Based on the community characteristics and nature of the project, different methodologies were used for stakeholder consultation. Where possible and within the


Maximum Permissible Concentration of Selected

Chemicals in mg/L in Wastewater

Chemical Constituent

Zone 1*

Zone 2**







Cyanide and other related compounds















Total heavy metals



* Zone I: Catchment areas in Zimbabwe’s Agro-ecological Region 1 **Zone 2: Catchment areas in Zimbabwe’s Agro-ecological Regions 2-5

required statutory frameworks (refer to the Environmental Management Act of 1997), it is also desirable to structure the process in such a way that it would address the needs and interests of the stakeholders. With regard to the EIA for this gold-panning project, the following public consultation techniques were used:

i. Meetings

ii. Public notices

iii. E-mails

iv. Telephone calls

The consultant worked very closely with the ZINWA, Sanyati Catchment Committee, and Rural District Council to develop an appropriate program of stakeholder involvement in the Munyati-Muzvezve confluence area. Consultative meetings were held with the D.A to determine the most suitable method of stakeholder engagement. The D.A and Sanyati Rural District Council suggested having multiple community meetings, each at separate places, in order to increase the participation rate. This course was not taken due to time constraints and other alternative approaches.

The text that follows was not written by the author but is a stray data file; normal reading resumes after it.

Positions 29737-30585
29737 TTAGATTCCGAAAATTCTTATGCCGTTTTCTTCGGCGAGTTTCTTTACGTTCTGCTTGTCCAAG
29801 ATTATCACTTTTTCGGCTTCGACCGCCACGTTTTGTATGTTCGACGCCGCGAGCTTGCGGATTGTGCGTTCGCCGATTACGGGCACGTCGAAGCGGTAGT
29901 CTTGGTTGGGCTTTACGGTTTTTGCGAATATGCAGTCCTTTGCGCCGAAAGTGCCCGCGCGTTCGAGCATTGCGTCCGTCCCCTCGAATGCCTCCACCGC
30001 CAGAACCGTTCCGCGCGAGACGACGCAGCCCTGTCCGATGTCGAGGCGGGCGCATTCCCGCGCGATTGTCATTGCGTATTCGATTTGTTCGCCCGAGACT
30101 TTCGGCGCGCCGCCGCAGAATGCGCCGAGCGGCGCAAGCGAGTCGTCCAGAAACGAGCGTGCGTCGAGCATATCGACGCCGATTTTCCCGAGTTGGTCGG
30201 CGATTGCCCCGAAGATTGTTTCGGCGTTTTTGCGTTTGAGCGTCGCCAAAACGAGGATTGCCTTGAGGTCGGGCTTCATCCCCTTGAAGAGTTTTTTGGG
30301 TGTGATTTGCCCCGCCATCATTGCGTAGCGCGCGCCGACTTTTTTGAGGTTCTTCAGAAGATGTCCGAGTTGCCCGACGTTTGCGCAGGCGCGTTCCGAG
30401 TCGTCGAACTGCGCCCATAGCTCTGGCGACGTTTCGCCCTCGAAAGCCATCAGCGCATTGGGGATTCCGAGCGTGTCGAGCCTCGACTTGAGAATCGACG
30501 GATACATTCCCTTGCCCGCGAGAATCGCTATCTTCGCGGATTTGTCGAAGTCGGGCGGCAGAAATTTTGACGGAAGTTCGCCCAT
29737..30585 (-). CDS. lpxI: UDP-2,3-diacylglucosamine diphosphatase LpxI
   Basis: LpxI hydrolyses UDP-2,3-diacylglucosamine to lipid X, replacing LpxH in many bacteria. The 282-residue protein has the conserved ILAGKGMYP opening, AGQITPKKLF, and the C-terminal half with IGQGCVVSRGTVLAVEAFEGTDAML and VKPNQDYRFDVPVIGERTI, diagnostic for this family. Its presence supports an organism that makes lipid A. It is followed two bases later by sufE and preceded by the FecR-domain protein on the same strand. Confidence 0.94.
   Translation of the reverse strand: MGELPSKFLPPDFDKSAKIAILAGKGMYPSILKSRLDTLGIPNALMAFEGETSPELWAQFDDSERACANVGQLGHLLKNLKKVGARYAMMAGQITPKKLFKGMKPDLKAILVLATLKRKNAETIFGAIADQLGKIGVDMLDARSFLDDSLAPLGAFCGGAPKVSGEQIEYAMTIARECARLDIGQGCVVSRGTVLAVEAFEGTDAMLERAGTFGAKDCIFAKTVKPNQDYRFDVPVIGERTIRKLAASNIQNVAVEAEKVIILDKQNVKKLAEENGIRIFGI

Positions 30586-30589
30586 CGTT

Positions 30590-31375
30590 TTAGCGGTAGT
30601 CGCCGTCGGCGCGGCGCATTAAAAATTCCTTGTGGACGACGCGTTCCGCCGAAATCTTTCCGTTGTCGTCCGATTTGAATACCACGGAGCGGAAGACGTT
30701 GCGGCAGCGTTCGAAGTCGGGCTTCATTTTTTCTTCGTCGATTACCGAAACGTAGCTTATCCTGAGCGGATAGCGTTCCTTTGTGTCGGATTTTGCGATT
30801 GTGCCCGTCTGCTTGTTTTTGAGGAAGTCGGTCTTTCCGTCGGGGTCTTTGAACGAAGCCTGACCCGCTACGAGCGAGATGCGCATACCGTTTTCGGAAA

Phase 1: Identification of Stakeholders

In the first phase of the engagement process, an initial meeting was held with the various key stakeholders and potential partners. At this meeting, the different milestones for the project were discussed and relevant stakeholders identified. The impact and importance of the support of the community chiefs were discussed, and the project was introduced to the D.A’s office and the EMA.

The aim of the project and the EIA was explained, and major issues of concern were obtained. The importance of community involvement was explained and recommendations were made by the D.A.

Phase 2: Stakeholder Meetings and Public Meetings

The second phase of stakeholder engagement was through stakeholder and public meetings. The stakeholder meeting was not held, but the chiefs had to address their communities. During the meetings with I & APs:

i. The project phase was introduced

ii. Up-to-date summary and findings were presented

iii. A discussion was held where all stakeholders were asked to raise their issues, concerns, and questions

iv. Questions were answered by the client and the consultant

v. All issues were documented


Public consultations were undertaken in order to capture concerns of the public and other stakeholders who may directly or indirectly be affected by gold-panning and processing activities at the confluence area. This is cognizant of the fact that mining operations and associated activities frequently involve a high degree of environmental disturbance, which can extend beyond the extent of mined areas. The negative impacts of panning can be experienced in the vicinity of the project and far downstream.

Summary of the Stakeholders Perceptions